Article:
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The Relationship Between Cycle Time
and WIP
The relationship between cycle time
and WIP
was first documented in 1961 by J. D. C.
Little. Little’s
Law states that at a given WIP level,
the ratio of WIP to cycle time equals throughput,
as shown in the formulas below:
In other words, for a factory with
constant throughput, WIP and cycle time
are proportional. If throughput is held
constant, it is impossible to reduce
average WIP without reducing average
cycle time, and vice versa. It is
important to understand that this is a
known mathematical relationship. Over the
long term, it will hold true for an
entire factory, or for a single
workstation (as long as the units used
for each term are consistent with one
another).
Little’s Law can be illustrated
with a simple example: assume a factory
with a capacity of 500 wafers per week
and no variability. Although this is a
highly unrealistic assumption, we will
relax it later in the tutorial. Under
these assumptions, if we start 500 wafers
or less in each week, the cycle time for
each will be one week (because we have
enough capacity to process them all
during the week).
However, suppose that we start out
with a backlog of 500 wafers in the fab.
Each week we get 500 more in, so that the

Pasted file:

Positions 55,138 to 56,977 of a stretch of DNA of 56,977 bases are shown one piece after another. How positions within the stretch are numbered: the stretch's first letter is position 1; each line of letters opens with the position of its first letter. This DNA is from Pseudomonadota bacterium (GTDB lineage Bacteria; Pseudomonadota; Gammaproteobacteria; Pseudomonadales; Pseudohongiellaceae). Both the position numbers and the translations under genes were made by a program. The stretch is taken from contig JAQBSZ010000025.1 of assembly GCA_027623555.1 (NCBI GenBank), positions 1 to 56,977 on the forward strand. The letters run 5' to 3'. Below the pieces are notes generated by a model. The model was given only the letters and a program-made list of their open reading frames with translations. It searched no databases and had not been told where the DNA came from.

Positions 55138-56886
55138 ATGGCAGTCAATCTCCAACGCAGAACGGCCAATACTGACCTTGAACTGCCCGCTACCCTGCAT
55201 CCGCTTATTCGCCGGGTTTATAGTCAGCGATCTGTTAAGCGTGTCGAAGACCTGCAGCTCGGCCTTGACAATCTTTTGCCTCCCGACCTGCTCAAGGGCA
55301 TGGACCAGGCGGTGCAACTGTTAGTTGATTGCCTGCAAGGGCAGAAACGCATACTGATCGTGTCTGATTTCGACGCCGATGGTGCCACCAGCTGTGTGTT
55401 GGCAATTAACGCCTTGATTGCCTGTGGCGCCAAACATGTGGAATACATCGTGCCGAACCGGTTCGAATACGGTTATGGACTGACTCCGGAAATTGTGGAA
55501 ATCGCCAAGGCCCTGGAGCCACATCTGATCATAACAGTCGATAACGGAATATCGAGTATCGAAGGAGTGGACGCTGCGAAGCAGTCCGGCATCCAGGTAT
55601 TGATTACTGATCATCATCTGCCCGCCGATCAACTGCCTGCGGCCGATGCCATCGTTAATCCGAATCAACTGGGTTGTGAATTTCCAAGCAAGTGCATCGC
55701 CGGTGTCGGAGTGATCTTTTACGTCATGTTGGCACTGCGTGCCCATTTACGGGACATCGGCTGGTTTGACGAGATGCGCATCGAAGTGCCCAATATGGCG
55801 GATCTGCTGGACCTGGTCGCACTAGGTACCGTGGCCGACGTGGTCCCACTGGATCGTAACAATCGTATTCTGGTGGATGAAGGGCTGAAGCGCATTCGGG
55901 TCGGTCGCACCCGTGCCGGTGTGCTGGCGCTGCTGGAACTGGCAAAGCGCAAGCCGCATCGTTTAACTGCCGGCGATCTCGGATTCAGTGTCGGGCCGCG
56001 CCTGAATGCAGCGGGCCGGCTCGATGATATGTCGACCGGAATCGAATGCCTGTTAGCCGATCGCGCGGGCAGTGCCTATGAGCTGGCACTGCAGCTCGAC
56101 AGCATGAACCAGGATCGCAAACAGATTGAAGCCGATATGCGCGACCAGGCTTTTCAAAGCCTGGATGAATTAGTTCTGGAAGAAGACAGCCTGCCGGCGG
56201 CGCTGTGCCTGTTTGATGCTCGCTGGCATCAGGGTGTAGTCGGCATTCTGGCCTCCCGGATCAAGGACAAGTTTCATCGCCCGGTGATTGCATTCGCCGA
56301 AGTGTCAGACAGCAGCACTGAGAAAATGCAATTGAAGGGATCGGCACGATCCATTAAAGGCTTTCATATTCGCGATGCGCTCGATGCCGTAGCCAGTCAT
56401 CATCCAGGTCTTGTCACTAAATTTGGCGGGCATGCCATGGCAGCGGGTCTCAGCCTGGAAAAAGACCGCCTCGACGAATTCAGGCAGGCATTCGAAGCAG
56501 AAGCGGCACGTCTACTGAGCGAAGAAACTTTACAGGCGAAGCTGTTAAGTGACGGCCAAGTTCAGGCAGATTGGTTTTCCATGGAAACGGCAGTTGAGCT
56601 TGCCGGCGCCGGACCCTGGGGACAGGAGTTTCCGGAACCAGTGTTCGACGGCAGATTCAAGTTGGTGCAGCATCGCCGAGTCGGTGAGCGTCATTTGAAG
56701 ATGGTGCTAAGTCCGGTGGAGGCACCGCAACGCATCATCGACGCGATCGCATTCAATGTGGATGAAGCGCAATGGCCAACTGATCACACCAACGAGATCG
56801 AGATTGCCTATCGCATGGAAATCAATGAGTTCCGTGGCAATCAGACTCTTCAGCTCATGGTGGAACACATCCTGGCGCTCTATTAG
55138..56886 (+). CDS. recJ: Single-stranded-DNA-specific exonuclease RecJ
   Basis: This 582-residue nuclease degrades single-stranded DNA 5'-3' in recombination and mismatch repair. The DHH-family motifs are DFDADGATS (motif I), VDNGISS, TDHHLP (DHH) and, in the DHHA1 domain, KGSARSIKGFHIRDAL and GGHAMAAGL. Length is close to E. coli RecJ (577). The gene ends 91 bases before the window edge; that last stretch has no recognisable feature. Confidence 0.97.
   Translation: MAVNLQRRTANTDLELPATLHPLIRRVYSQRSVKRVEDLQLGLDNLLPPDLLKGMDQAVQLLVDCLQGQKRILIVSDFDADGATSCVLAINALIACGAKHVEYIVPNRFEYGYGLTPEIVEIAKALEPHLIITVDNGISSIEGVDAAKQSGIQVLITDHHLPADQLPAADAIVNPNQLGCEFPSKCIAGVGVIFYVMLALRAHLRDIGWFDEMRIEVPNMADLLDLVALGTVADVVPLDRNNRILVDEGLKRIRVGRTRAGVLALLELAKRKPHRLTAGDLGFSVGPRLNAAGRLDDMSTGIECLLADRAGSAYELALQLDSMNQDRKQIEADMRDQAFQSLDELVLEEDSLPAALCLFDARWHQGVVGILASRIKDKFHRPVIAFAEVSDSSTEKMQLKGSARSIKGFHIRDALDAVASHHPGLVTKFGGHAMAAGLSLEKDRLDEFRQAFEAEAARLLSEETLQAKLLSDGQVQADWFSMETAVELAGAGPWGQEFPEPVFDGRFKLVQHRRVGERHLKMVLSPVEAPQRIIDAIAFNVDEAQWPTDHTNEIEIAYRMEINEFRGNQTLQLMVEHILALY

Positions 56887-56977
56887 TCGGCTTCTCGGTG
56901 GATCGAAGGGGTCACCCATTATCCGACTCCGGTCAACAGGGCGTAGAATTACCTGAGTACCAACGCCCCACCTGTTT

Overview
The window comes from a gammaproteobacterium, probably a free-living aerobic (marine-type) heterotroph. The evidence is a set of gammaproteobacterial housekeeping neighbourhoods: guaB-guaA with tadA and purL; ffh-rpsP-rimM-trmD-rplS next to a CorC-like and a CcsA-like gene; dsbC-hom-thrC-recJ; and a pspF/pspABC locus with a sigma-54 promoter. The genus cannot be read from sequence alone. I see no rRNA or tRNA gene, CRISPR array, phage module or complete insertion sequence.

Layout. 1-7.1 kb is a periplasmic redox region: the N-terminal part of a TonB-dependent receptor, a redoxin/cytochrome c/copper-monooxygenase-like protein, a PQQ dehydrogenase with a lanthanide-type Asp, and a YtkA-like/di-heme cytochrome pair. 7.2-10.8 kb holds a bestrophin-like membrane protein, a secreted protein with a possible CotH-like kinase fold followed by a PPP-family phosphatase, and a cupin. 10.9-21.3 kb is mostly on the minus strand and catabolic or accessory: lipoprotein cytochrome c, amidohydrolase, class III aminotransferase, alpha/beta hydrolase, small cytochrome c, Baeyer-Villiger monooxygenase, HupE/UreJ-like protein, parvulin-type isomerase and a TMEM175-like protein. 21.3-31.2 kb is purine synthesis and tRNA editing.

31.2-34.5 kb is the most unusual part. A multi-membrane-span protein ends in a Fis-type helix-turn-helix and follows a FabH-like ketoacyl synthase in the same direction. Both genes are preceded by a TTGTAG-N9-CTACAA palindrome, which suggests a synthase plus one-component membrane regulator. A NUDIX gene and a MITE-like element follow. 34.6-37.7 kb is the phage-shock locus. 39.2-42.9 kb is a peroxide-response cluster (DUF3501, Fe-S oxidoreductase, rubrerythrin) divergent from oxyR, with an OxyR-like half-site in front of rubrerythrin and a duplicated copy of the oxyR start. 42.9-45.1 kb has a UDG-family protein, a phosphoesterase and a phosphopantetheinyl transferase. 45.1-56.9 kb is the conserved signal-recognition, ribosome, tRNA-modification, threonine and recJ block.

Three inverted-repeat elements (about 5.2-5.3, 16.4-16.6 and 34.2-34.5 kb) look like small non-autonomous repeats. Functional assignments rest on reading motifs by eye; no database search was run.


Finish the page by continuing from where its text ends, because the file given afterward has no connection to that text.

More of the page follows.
total WIP is 1000. We can only process
500 of the wafers in a given week. On
average, each wafer will spend two weeks
in the factory (one week waiting for the
backlog of other wafers to be processed,
the next week being processed).
Similarly, if we have 1500 wafers in the
factory at a time, the average cycle time
will be three weeks, etc. This is shown
in the graph below.
As another way of looking at this, the
following graph shows average throughput
vs. average WIP. Up to the capacity of
the factory, the throughput (the amount
we get out per week) will equal the
amount that we start per week. However,
when the WIP in the factory reaches the
capacity of 500 wafers per week,
throughput can no longer increase. No
matter how much WIP we cram into this
factory, we will never get more than 500
wafers per week out (without increasing
the fab capacity in some way). And, as
shown in the first chart, the more WIP we
cram in, the longer the average cycle
time will be.
In this example, the best thing to do
is clear  start exactly 500 wafers each
week. This will maximize throughput,
while cycle time remains at the minimum
of one week. However, the situation is
only this black and white for systems
with no variability. For fabs that
operate in the real world, we have to
consider the relationship between cycle time and
variability.